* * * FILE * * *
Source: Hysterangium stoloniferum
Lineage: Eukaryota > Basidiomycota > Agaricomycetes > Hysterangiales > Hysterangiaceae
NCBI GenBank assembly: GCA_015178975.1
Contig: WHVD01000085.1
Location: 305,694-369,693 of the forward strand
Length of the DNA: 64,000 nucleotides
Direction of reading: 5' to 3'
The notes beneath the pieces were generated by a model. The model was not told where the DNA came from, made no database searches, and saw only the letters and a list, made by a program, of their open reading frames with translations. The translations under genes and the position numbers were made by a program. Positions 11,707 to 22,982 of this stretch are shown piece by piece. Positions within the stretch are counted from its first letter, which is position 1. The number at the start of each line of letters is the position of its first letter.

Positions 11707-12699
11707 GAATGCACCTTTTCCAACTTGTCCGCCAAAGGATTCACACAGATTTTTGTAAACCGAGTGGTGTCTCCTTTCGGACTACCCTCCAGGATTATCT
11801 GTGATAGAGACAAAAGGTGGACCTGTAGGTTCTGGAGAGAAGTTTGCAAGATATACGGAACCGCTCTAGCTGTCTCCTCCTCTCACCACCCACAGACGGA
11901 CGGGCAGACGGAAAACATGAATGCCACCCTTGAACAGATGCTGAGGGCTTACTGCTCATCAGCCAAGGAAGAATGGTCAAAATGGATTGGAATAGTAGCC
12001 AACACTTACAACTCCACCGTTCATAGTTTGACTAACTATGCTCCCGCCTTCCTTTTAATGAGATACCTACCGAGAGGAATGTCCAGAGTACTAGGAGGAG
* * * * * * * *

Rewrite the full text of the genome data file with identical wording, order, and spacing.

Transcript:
Source: Hysterangium stoloniferum
Lineage: Eukaryota > Basidiomycota > Agaricomycetes > Hysterangiales > Hysterangiaceae
NCBI GenBank assembly: GCA_015178975.1
Contig: WHVD01000085.1
Location: 305,694-369,693 of the forward strand
Length of the DNA: 64,000 nucleotides
Direction of reading: 5' to 3'
The notes beneath the pieces were generated by a model. The model was not told where the DNA came from, made no database searches, and saw only the letters and a list, made by a program, of their open reading frames with translations. The translations under genes and the position numbers were made by a program. Positions 11,707 to 22,982 of this stretch are shown piece by piece. Positions within the stretch are counted from its first letter, which is position 1. The number at the start of each line of letters is the position of its first letter.

Positions 11707-12699
11707 GAATGCACCTTTTCCAACTTGTCCGCCAAAGGATTCACACAGATTTTTGTAAACCGAGTGGTGTCTCCTTTCGGACTACCCTCCAGGATTATCT
11801 GTGATAGAGACAAAAGGTGGACCTGTAGGTTCTGGAGAGAAGTTTGCAAGATATACGGAACCGCTCTAGCTGTCTCCTCCTCTCACCACCCACAGACGGA
11901 CGGGCAGACGGAAAACATGAATGCCACCCTTGAACAGATGCTGAGGGCTTACTGCTCATCAGCCAAGGAAGAATGGTCAAAATGGATTGGAATAGTAGCC
12001 AACACTTACAACTCCACCGTTCATAGTTTGACTAACTATGCTCCCGCCTTCCTTTTAATGAGATACCTACCGAGAGGAATGTCCAGAGTACTAGGAGGAG